You don’t have to be Tiger Woods to love golf. Is a Tiger Woods reference even current anymore? Let’s start over.
You don’t have to be Jordan Spieth to love golf. (Better? Better.) After all, golf benefits players of all ages, sizes, and skill sets in myriad ways. Here are three ways golf can help you get your body in better shape.
1. Walking is good for your heart.
As Mark Twain once (possibly apocryphally!) said, “Golf is a good walk spoiled.” So even he couldn’t say a bad word about one of the best things about golf: strolling through the grass. The upsides to walking are seemingly limitless: The Arthritis Foundation lists 12 benefits of walking. Walking is excellent for your heart. It burns calories. It clears the mind, which, as any wayward tee shot driver knows, is often necessary on the golf course. But perhaps most importantly, walking a golf course keeps you active. More on this in the next section.
2. Golf burns those calories.
It may not have the reputation as an overly active sport, but studies have shown that golf benefits even the fitness lovers among us. Especially for those who walk and carry their own bag, golfers can burn as many calories in one round as indoor cyclers[link to indoor cycling article] in a 45-minute spin class. According to this article, just two rounds of golf per week can help adults hit the calorie burning target recommended by some doctors: 2,500 calories per week. It’s important to note, however, that you’ll not get these benefits by riding in a cart! Spoil that walk like Mark Twain intended.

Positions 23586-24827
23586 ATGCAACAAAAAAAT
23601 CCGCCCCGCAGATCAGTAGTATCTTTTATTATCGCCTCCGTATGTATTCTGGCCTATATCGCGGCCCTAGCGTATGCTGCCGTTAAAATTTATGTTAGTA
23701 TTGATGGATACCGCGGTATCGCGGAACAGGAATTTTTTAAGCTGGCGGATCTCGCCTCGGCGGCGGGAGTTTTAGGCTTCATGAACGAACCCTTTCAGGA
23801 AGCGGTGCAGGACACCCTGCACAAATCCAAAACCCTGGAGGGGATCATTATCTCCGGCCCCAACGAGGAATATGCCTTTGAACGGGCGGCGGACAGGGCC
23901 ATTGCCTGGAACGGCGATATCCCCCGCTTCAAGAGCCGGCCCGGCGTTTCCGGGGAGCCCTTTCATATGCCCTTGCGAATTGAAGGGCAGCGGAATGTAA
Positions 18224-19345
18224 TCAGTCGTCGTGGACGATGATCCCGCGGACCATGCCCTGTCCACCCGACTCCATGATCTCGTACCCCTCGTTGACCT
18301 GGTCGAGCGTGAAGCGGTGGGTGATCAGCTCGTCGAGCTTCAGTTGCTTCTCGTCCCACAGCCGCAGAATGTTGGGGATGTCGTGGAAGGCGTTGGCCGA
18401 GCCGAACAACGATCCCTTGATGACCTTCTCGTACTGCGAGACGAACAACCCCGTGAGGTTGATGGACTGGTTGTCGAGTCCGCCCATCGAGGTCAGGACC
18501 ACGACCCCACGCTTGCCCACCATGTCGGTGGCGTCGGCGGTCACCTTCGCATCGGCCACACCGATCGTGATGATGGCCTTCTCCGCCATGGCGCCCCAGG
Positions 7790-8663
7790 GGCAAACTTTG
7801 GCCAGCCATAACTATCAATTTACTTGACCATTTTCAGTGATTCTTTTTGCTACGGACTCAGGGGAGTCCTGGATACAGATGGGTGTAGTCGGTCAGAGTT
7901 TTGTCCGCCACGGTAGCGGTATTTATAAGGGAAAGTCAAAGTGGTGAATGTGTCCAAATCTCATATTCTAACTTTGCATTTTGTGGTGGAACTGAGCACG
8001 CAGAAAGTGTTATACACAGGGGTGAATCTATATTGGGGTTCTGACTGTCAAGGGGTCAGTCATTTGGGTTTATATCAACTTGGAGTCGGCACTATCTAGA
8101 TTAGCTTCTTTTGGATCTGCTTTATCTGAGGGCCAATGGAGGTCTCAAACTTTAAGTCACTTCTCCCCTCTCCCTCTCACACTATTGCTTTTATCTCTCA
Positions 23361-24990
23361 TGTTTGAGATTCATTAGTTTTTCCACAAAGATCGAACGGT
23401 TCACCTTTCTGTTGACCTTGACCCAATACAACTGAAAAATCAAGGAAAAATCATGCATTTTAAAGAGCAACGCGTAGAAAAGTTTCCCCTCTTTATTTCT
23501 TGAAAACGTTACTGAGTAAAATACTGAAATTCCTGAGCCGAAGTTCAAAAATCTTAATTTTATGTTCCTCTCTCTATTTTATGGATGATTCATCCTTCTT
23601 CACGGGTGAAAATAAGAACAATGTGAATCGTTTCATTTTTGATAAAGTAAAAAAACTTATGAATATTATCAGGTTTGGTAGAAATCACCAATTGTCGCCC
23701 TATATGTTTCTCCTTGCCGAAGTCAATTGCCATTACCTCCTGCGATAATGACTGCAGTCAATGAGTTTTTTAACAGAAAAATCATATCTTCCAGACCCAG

3. Golf benefits your bladder(!)
This one is not as oft-discussed by the links lovers among us, but it’s nonetheless important. This article from Health Fitness Revolution sums it up best: “Those frequent visits to your friendly course beer-cart girl can give your bladder a run for time. The longer you learn to hold it, the more you strengthen the capacity of your bladder.” Golf truly is the gift that keeps on giving!
Disclaimer: This content is for informational purposes only and it is not meant to be relied on as medical advice, diagnosis, or treatment. Consult your physician before starting any exercise or dietary program or taking any other action respecting your health. In case of a medical emergency, call 911.